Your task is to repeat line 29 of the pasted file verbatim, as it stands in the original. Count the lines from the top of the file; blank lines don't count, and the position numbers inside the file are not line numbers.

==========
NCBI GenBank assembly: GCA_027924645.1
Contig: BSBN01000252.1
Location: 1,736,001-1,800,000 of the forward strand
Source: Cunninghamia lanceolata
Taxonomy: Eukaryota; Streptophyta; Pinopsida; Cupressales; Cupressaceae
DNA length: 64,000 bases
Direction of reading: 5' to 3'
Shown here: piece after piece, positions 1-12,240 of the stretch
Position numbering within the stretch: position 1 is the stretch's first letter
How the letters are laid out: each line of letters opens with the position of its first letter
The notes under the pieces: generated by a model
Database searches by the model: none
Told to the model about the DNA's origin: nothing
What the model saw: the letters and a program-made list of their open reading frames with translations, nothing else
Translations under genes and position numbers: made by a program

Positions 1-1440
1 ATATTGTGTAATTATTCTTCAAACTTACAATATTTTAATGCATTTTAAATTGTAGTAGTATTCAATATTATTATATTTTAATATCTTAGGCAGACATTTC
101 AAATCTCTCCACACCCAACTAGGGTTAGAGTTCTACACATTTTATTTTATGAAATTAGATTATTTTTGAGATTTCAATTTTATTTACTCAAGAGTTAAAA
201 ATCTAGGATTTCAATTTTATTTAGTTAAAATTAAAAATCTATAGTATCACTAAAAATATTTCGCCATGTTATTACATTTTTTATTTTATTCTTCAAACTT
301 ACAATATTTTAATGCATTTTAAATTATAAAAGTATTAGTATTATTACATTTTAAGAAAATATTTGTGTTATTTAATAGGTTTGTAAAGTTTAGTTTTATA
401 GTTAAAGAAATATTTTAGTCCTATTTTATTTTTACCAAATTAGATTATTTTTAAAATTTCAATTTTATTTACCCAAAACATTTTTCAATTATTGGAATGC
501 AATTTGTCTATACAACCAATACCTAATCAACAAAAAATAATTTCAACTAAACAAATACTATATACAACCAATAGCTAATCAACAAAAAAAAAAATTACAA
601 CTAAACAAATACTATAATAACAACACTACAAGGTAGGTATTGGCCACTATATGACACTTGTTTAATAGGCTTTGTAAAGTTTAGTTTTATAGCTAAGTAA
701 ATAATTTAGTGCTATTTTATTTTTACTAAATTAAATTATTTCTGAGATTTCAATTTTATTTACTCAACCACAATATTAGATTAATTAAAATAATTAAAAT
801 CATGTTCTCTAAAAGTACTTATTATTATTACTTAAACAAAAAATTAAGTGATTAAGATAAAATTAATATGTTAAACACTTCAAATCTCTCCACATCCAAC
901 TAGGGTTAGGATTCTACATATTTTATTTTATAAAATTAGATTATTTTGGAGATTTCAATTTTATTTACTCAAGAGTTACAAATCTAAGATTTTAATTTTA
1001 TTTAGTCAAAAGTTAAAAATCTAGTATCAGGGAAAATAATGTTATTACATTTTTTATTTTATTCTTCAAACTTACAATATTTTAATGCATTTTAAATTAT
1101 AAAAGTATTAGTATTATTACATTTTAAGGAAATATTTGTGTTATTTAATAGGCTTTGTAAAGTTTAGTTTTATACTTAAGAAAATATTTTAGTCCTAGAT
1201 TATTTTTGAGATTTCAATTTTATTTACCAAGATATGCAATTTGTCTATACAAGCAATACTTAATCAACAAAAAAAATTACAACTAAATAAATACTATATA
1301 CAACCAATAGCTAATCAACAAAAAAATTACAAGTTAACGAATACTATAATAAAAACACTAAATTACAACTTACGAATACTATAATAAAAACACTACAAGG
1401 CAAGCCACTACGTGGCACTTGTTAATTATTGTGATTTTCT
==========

1201 TATTTTTGAGATTTCAATTTTATTTACCAAGATATGCAATTTGTCTATACAAGCAATACTTAATCAACAAAAAAAATTACAACTAAATAAATACTATATA